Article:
Confession #1: I watched Caprica out of loyalty to Battlestar Galactica. BSG brought me back to the scifi genre. Somewhere between leaving college and rebuilding my life after my divorce I stopped watching science fiction. Somewhere between the Star Trek: Deep Space Nine and Star Trek: Voyager television shows simultaneously airing I decided to focus on my career and my post graduate education. Somewhere between Shooter Jr being born and actually paying for cable television I lost track of shows like Andromeda, Farscape, and Babylon 5. But BSG brought me back and I owed BSG, Ronald D. Moore, and everyone else involved to watch Caprica.
Science fiction was not a new addiction for me by any means. I grew up on the original Battlestar Galactica, Star Wars, Star Trek original series reruns, Buck Rogers, Doctor Who, Starblazers, Robotech, Tron, 2010, The Adventures of Buckaroo Banzai, The Last Starfighter, Ice Pirates, Back to the Future, Transformers, the original V, and Star Trek The Next Generation just to name a few. I never stopped liking science fiction, I just stopped making time for it. Battlestar Galactica changed all of that. It was the right show at the right time and I was in the right place to re-immerse myself into the goodness of scifi with shows like Eureka, Warehouse 13, Sanctuary, Stargate Universe, and Haven.
I loved BSG and watched it from soup to nuts. I bought the entire DVD collection including Razor and The Plan. I even liked the ending. I wanted to learn more about Ronald D Moore’s Galactica Universe, I wanted to say thank you to everyone involved in BSG, and no matter what Caprica turned out to be I was going to watch it.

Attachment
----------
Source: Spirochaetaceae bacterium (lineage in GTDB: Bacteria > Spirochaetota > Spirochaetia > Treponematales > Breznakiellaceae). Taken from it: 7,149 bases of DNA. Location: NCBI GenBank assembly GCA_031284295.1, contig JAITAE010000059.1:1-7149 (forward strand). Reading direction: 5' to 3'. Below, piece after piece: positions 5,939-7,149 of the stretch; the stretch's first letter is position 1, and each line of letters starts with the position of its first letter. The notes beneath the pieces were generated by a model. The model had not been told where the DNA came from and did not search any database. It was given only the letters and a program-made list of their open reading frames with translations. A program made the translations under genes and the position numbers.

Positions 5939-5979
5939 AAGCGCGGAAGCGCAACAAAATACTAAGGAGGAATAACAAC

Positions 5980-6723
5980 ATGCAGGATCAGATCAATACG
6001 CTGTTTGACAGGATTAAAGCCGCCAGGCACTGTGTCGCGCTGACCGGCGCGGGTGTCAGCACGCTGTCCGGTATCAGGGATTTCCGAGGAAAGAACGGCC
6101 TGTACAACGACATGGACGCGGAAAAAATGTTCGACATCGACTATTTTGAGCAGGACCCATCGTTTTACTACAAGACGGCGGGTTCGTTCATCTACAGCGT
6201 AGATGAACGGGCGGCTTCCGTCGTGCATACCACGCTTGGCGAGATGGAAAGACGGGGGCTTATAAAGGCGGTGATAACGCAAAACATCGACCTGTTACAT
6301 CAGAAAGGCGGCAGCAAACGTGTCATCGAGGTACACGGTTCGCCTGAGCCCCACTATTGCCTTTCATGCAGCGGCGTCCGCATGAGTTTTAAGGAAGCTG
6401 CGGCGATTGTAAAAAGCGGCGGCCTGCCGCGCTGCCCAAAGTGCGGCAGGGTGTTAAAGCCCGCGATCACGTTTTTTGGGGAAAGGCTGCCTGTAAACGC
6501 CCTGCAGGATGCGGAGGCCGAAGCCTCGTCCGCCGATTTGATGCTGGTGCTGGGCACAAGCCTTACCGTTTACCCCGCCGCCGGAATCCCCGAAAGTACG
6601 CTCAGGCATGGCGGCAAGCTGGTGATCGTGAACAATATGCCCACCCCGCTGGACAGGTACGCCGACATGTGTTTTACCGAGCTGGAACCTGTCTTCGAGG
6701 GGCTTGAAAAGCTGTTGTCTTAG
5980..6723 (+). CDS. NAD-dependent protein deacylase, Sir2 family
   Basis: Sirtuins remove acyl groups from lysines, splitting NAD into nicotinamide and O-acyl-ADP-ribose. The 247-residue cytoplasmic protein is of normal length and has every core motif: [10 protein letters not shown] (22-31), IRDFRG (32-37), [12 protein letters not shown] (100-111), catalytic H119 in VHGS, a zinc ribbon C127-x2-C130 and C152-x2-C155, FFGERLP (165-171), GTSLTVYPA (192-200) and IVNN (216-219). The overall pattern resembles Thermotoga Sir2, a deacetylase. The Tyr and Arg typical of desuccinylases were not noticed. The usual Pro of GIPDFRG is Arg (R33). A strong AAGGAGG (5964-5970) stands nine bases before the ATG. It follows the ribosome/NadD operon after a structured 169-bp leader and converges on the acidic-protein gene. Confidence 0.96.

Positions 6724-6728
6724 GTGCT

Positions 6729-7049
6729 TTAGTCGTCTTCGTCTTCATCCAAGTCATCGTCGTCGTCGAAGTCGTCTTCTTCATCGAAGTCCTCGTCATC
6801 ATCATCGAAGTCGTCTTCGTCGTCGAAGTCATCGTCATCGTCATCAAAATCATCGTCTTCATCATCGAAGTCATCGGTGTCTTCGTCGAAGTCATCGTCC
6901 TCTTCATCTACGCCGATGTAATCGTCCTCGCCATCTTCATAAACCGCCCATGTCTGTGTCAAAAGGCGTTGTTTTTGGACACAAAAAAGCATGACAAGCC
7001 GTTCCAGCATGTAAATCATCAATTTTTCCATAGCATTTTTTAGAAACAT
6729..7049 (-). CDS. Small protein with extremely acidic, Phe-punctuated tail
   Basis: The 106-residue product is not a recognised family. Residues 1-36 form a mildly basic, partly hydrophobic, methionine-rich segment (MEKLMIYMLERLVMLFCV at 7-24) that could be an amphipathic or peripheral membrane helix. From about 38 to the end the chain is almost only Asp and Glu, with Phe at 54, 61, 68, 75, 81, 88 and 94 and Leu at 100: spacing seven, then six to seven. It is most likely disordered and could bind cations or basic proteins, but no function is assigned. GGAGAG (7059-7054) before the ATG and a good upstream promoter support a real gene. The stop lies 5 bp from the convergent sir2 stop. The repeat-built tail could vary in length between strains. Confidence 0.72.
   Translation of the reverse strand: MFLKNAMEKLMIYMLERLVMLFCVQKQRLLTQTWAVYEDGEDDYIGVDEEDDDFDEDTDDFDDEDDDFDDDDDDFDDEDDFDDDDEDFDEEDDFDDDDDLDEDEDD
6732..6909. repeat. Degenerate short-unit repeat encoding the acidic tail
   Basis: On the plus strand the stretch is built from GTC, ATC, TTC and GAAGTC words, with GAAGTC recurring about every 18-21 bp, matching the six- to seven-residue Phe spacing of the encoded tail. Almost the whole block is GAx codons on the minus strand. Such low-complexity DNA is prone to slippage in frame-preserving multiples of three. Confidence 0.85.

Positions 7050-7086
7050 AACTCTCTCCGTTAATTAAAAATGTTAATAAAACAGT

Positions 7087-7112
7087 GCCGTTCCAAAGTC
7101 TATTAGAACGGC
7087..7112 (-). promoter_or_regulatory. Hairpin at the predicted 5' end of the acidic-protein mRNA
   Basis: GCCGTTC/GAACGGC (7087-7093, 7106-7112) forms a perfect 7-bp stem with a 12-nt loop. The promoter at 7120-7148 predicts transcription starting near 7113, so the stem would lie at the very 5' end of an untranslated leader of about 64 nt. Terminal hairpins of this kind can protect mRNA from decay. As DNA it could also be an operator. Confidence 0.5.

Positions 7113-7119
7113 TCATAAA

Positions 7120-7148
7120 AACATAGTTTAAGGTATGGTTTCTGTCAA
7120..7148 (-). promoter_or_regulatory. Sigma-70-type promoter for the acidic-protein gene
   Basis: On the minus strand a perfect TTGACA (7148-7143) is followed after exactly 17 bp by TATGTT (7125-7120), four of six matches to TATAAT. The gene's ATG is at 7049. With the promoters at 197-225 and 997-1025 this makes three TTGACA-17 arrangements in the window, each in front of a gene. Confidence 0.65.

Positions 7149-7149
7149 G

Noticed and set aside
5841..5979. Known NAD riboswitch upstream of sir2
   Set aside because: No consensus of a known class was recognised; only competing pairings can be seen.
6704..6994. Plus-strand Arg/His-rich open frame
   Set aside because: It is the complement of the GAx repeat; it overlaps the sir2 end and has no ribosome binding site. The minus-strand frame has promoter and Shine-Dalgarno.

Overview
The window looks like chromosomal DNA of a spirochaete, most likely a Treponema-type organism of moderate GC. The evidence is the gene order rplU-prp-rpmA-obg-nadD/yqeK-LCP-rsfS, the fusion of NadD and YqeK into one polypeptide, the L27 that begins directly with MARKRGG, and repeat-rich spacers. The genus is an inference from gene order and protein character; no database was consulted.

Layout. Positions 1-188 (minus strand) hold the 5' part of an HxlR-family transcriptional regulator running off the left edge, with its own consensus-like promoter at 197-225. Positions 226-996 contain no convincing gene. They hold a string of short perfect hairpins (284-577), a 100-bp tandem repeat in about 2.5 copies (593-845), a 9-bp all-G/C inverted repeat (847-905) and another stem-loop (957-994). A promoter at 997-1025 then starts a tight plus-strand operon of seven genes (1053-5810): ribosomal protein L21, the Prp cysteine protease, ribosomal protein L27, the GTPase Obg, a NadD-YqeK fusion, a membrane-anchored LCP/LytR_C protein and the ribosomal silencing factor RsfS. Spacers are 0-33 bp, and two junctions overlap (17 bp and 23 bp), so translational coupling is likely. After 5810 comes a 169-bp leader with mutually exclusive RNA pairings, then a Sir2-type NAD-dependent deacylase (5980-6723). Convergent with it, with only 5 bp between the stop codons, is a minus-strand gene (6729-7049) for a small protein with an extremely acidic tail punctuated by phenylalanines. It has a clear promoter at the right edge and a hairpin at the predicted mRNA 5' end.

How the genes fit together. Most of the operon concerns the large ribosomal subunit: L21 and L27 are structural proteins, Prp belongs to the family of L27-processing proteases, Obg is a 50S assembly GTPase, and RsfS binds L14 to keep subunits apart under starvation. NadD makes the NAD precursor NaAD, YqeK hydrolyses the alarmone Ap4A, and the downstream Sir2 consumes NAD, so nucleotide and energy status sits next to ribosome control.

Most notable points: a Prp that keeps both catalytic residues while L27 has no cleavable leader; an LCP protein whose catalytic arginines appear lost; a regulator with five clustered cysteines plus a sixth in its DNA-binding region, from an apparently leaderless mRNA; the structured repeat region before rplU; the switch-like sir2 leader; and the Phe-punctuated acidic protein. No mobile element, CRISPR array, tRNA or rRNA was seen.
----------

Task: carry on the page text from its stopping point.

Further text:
Confession #2: I watched Caprica even though I didn’t like it. I know many fans enjoyed Caprica for what it was, and I respect the people that did. It wasn’t a bad show by any means. In fact, it had many of the things that made Battlestar Galactica great. Personally, I struggled with identifying with a protagonist, I struggled with the deep dark overtones of the show, I struggled with character relationships that didn’t mesh well or were outright strained, and I struggled with finding the true storyline of the show. Right now in my life, I just prefer more hopeful, light-hearted shows. I was optimistic that like Star Trek The Next Generation , Caprica would eventually catch my full and undivided attention and be well worth gutting it out. In the meantime, I was satisfied with occasional glimpses of Teryl Rothery who will always be in my mind as the warm friend in Stargate SG-1 that had prematurely and unfortunately departed our presence.
Confession #3: I watched Haven because I really liked that show! Recently I wrote a blog article for the newcomer SyFy show Haven. I wasn’t expecting to like that show from the promos and watched it out of shear accident. Haven instantly captivated me and drew me in to continue to watch it. I swear that show got better each episode right up until the half season finale, and I’m anxiously awaiting Haven’s return. Even though main characters do die and leave the story, there are still plenty of characters to identify with and route for. Several of the characters have relationships that are just flat out fun to watch, and the story has become riveting to me. I actually care about what happens to Haven and the people that live there.
Both Haven and Caprica premiered on SyFy in 2010. Caprica is now cancelled and Haven renewed for another thirteen episodes. I have listened to or read a plethora of reasons why Caprica was cancelled: poor ratings, inconsistent airings, poor promotion, back-to-back grim or dark shows with SGU and Caprica on Tuesdays, Caprica wasn’t given a chance to hit its stride, Caprica was too expensive to make, Caprica had no clear protagonist, Caprica didn’t have any space battles, more emphasis was needed with another BSG offshoot series called Blood and Chrome, and Caprica had a hard story to identify or follow.